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The Lure of Femininity

A beautifully written accounting of our dear Fiona's trip into womanhood.

By My Sister, Fiona Black

In all the decades during which I was a closeted crossdresser, my dressing activities concentrated primarily on lingerie and hosiery. I had been fascinated by these items since since my early teens and it soon turned into a passion in which I indulged whenever I could grab some free time at home, in hotels on business trips and during occasional underdressing excursions. But it was always just about the clothing, an item of lingerie was simply an object of interest and desire. As time passed however I discovered that lingerie was not just an object, it proved to be the key that opened the door and enabled me to begin to experience the notion of womanhood.

At first, this new interest in womanhood centered on women’s relationship with lingerie. What did women think of wearing lingerie? What did they like and why? What styles were more comfortable? What was in and out of fashion? What were the pros and cons of all the various bra styles? What were some of the different body shapers used for? How do you measure for a comfortably fitting bra? Concentrating on the relationship between lingerie and women resulted in my crossdressing gradually moving away from just a guy wearing women’s underthings to a guy wanting to better understand the wider world of women.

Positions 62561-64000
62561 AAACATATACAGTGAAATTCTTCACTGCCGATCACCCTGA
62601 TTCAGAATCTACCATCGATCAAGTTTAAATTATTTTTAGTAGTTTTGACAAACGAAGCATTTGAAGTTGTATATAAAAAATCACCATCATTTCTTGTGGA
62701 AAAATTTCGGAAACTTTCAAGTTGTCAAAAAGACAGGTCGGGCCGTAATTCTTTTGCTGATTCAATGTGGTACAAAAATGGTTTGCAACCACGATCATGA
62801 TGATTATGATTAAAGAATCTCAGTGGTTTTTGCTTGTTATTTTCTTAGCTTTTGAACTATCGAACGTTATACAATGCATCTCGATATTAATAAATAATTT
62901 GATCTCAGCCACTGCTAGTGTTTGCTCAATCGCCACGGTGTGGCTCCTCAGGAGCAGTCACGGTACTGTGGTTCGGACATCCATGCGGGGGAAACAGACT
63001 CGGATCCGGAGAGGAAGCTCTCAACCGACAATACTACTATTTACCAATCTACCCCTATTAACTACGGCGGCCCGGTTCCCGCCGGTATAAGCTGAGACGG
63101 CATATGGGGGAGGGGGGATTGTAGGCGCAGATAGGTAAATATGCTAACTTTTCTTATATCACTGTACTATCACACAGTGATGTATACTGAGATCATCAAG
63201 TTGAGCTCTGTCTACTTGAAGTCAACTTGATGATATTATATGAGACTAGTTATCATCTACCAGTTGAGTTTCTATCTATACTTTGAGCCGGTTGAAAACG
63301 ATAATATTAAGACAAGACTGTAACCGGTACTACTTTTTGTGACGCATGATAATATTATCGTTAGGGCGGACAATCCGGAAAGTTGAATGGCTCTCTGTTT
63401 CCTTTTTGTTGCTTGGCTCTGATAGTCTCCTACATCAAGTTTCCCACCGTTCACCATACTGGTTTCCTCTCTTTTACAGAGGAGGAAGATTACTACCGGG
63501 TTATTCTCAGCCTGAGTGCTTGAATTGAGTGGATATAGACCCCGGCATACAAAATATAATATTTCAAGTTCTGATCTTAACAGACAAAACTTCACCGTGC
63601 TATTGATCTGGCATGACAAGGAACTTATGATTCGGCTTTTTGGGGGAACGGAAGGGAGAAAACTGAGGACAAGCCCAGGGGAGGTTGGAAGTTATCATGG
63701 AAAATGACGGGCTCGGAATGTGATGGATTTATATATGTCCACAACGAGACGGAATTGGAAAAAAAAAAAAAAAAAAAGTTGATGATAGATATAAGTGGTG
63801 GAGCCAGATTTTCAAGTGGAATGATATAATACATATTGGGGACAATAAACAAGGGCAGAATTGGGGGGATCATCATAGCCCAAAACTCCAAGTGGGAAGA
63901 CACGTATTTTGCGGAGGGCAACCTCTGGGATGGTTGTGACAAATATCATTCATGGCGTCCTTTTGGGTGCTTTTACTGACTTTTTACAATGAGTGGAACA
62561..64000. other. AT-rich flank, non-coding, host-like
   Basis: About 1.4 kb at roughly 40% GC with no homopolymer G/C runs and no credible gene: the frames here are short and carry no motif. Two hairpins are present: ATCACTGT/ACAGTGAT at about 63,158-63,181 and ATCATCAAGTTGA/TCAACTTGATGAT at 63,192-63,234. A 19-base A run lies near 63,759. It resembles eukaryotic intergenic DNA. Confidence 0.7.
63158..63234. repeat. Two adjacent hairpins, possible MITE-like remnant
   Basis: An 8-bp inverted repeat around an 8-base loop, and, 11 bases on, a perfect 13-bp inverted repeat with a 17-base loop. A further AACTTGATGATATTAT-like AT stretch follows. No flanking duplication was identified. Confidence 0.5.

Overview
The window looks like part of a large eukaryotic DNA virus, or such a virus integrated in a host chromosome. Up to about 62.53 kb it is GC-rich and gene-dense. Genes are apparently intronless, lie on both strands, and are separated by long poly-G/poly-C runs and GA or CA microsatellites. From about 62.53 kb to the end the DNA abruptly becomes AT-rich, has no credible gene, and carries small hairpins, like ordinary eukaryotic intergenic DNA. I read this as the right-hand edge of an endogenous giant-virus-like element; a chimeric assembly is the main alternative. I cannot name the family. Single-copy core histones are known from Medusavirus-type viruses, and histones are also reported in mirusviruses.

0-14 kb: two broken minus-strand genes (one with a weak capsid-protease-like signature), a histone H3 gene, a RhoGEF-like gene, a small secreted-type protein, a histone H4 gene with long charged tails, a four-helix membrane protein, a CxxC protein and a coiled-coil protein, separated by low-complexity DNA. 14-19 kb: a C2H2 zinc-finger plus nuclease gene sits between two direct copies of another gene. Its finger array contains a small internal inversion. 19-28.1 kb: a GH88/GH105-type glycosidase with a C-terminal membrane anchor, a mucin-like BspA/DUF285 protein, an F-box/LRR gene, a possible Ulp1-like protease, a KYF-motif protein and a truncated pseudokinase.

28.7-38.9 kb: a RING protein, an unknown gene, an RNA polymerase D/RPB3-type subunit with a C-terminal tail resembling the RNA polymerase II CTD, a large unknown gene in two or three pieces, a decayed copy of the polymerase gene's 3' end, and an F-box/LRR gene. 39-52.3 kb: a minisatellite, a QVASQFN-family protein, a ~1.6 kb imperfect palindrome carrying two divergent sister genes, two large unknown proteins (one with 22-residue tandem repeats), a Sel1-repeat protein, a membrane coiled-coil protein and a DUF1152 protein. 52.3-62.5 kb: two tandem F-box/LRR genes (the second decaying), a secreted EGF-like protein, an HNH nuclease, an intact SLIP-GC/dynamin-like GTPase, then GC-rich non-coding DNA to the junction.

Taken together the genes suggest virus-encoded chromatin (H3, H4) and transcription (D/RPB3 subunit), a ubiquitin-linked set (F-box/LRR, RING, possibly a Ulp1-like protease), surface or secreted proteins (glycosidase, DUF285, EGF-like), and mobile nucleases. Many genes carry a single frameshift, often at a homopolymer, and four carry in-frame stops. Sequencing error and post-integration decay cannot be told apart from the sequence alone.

As I explored this, I found my dressing experiences being taken to another level, everything became more exhilarating. I became more enthralled at how wonderful wearing lingerie felt and how very sensuous my legs felt covered in nylon stockings. I discovered just how beautiful full slips were and how utterly sensual it was to finally close the last garter belt snap and feel the straps tug on my stockings. The beginnings of a sense of femininity slowly took root in my psyche and changed me forever. I soon tried on a skirt and dress for the first time and felt like I belonged in them. Years passed until in the Spring of 2022 I made the decision to dress completely as a woman for the first time. As I built my wardrobe, bought a wig and stocked up on makeup in preparation for going out in public en-femme for the first time that May, my sense of femininity grew by leaps and bounds. Applying lipstick and watching as the creamy color transformed my appearance was a thrill. Waking up in the morning and feeling my breast forms pressing on my chest was a very comforting sensation. Donning a wig and seeing the woman staring back at me in the mirror was breathtaking. Wearing a new dress with makeup, jewelry, wig and shoes, looking in the mirror and saying “Hello Fiona” for the first time was a truly memorable experience. Shortly thereafter, it was look out world, here I come and out the door I went. Oh my, I’m actually letting people look at me dressed as a woman? Better make sure my clothing, makeup and mannerisms are appropriate in order to convey a believable female image!

Men are giving me the once over and checking me out? Better check and make sure I’m walking in shorter, straighter steps, not lurching down the street like Quasimodo. Women are smiling at me or giving me appraising looks? Better make sure I smooth my skirt as I sit down and cross my legs correctly! Better make sure I’m holding the shopping bag in the crook of my left arm while my right arm is held wrist out and slightly bent! Having to be “on” all the time in public made my feelings of femininity skyrocket and I took to being out in public like a fish takes to water. These feelings were especially strong when I got glammed up in a cocktail dress or an evening gown and went out to dinner or a public event. I felt then that I had reached peak femininity, it couldn’t get any better than this!